Kaizeler wrote:
Guam, admittedly. In a regional context, also Venezuela.

diagram 4s_america.png


You are right, of course. Why contains the diagram Norway? Norway is a counter-example for developments. The curves of Chile, Colombia and Ecuador reflect a relatively new ‘phenomenon’ in international football. The usual development was actually finished ... Due to the structural change of world football but there was (is) a second development phase.
Teams with players from European top leagues and/or top clubs increase their level again (partially considerably). The level falls, if a team has in a specific period no or a few of such player.

Norway is included because I had prepared some diagrams. One of them included Norway and Turkey …


nfm24 wrote:
In Europe, perhaps Norway or Turkey

It seems to me, Neil is not undermining only…, he also captured my computer smiley: roll

diagram 5long-term_trends.png


The diagram shows different things:
Oman and Qatar represent the “classical developments”. BTW: Saudi-Arabia, Iraq or Kuwait are nowadays on a comparable level. It seems that all of them had reached their “given potential”.
But developments did not run parallel.
The same we see in Europe: Scotland was much earlier "developed" than Turkey or Norway. In the last 40 years there was no fundamental change.
Of course there were along the general level individual ups and downs.
Turkey “slept” from 1958–94. Suddenly they woke up…
Norway is much smaller than Turkey. In their “amateur period” therefore they were slightly weaker. The upswing (due to professionalization) began earlier and resulted in a long-term-upswing.



Pieter wrote:
Iceland?


diagram 6
iceland.png

Three interesting comparisons:
Austria was much earlier "fully developed". (We must also take into consideration that there are different degrees of professionalization). Up to the early 1970s, Iceland was playing with amateurs. Amateurs play at the level of amateurs (in Southeast Asia perhaps one must consider physical conditions of players). The upswings (see diagram 2) appeared on different periods.
At the beginning of a fundamental change in world football, all three teams couldn’t keep their level. It was the time Pieter could live in full harmony … smiley: wink Usually he supports the weaker team … For many years he could support Belgium and the weaker team at the same time.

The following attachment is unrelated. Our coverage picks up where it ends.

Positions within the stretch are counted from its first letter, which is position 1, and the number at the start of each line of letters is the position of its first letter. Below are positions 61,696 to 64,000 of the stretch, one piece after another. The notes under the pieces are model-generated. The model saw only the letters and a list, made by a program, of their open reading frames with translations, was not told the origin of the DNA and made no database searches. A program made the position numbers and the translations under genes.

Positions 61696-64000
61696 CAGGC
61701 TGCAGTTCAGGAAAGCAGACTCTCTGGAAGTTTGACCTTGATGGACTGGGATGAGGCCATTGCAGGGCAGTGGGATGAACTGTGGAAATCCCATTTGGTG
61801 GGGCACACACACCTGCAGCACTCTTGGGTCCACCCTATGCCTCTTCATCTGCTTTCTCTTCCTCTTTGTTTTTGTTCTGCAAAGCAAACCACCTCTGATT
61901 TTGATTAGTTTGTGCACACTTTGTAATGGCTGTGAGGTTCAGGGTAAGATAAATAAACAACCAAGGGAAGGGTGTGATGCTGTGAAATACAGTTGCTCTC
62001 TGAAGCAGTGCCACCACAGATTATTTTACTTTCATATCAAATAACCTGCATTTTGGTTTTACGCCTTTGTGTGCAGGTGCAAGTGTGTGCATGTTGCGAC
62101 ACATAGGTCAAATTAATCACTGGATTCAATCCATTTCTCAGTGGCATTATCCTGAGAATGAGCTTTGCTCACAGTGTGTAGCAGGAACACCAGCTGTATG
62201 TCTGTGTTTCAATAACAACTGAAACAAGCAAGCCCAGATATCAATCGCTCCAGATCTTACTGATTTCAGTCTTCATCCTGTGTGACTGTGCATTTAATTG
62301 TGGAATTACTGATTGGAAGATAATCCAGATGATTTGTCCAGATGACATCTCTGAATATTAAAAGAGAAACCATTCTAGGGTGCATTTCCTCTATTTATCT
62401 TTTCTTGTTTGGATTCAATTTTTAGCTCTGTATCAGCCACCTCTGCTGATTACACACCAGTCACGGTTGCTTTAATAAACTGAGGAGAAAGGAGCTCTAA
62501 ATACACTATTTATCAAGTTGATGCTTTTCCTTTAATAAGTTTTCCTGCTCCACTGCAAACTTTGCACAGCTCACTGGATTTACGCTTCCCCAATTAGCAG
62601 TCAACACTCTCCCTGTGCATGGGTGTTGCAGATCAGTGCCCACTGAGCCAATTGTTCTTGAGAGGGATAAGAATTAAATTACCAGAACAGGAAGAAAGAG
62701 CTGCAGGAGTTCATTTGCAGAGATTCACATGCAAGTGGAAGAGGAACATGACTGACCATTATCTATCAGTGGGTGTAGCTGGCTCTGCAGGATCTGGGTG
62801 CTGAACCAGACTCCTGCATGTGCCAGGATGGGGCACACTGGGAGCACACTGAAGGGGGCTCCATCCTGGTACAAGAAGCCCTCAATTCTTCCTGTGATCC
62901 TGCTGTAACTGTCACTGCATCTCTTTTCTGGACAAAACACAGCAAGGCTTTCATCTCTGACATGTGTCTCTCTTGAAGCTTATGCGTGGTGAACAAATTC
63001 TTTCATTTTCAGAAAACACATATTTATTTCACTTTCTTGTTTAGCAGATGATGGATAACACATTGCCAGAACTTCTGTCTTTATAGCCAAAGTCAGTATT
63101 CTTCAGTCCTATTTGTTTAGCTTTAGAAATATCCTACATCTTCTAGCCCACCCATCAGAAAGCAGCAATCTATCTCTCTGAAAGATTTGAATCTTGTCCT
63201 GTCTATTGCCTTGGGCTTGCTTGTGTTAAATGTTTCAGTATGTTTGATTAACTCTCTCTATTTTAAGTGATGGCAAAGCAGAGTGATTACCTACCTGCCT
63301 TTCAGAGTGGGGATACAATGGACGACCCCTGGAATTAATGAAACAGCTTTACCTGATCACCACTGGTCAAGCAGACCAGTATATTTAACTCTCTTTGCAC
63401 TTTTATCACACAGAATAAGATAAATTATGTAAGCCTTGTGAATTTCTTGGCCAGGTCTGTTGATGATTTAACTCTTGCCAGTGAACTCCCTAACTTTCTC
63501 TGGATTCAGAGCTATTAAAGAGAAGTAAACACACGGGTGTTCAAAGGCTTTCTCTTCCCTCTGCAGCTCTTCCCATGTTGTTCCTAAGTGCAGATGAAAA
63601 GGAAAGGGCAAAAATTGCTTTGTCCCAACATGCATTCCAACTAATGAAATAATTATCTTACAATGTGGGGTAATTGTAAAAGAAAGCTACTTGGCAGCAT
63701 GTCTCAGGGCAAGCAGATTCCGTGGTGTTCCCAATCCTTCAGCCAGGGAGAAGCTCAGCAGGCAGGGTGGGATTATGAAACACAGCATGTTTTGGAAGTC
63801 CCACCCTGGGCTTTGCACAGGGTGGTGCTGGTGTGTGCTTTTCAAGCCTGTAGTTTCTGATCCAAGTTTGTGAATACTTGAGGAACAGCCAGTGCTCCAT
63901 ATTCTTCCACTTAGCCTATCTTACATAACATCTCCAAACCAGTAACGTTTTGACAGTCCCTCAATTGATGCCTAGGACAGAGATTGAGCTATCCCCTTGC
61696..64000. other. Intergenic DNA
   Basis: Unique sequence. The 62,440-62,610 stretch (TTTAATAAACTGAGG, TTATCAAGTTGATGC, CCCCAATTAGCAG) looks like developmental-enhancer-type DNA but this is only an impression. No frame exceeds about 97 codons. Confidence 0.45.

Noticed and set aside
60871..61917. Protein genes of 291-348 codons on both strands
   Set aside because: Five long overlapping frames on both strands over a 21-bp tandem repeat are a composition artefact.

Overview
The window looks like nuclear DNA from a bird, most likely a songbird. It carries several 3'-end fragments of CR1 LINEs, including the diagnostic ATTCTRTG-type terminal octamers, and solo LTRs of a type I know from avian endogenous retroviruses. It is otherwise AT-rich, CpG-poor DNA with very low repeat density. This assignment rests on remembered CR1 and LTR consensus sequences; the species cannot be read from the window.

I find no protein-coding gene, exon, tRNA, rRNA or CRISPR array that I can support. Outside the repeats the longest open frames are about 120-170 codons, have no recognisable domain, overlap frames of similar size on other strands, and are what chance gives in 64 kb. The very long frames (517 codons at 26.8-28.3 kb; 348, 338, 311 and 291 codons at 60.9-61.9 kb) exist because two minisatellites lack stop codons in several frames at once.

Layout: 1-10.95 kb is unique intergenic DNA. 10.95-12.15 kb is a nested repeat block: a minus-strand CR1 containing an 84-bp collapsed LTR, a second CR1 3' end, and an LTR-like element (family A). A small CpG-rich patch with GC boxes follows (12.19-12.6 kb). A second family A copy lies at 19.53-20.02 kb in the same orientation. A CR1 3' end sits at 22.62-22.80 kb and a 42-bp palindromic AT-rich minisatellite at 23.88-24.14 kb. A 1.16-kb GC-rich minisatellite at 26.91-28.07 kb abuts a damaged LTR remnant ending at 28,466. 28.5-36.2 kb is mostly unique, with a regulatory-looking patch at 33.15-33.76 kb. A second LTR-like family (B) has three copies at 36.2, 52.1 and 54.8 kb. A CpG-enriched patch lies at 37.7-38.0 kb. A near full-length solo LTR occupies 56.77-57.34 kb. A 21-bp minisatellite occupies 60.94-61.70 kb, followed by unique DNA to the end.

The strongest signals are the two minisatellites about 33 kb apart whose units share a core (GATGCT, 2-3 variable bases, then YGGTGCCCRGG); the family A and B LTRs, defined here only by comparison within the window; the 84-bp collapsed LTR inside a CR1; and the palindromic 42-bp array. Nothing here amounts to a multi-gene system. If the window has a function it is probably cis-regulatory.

All three teams then had a second boom, because many of their players played in top leagues. The development of these three teams is similar to Chile, Colombia and Ecuador …


Fast Midfielder wrote:
Iceland became gradually stronger, but Cyprus might also be an option. Look at their pre 1992 and post 1992 results. Greece have made the same kind of progress (until 2014) as Norway and Turkey did. May be ctr can make a diagram from 1992 onwards to compare these 5 nations.


“Iceland became gradually stronger” is right until 2002. But – additionally there was a boost in the most recent years. So, the development of Iceland is very remarkable.

I had also “prepared” a diagram before you sent your post. I take it on at this point because the graph of Luxembourg is very interesting.
diagram 7
greece_cyprus.png


Instead a diagram of 1992 onwards I deliver a diagram from 1970 onwards.

diagram 8for_perry.png
You are right. The upswing of Cyprus (after 1992) was faster (compared to Iceland). Greece, Norway and Turkey were on their way to their “potential” which was about the same level. The upswing of Norway took place fastest.
If Neil would feel confirmed by the graph, he would have very good arguments

But it is impossible that he – or anyone else – could feel confirmed … (by a model which does not consider goal differences). smiley: wink Actually all in this forum could feel confirmed.

I have tried to show that many aspects are important; at least to create hypothesis.

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#12 [url]

Jan 27 16 8:42 PM

> I wonder why (almost) always the ‘right things’ jump into your mind?

It must be a birth defect, or perhaps just experience from working as a lecturer (only ask questions to which you already know the answers)... If I may reciprocate with the appreciation, your work is a very impressive analysis.  As ever, your reward is to suffer more questions :-)


> If Neil would feel confirmed by the graph, he would have very good arguments

We can discuss the arguments or reasons also below - it's good to see numerical data which backs up my initial naive hunch-based pondering during a coffee break.  Of course, I ignore any data which does not (to do otherwise involves thinking too hard!).

Some of the reasons for changing of level have been discussed already, e.g. professionalism, modern coaching (basically the same), a "good generation", which nowadays means many players in top Euro leagues (or improved access to diaspora players), more participation (e.g. regularity of fixtures provided by confederation), and also of course some non-football-related changes to the country.


About Europe:

Norway and Turkey were late developers in football, but the Turkish epiphany happened much more suddenly, they went from average strugglers to twice semi-finalists within a single decade.  Norway went from below-average strugglers to regular qualifiers, a similar leap.
Greece were also late developers but made steady progress more gradually overall, although in the graph from about 1994 to 2004 there looks a similar sudden leap (as Turkey), but remember in 1994 Greece were World Cup finalists (so the level wasn't too bad in 1993).  Cyprus had quite a sudden jump, but the size of the jump was not as large as (say) Iceland.  Cyprus went from minnows to average, whereas Iceland went from minnows to qualifiers.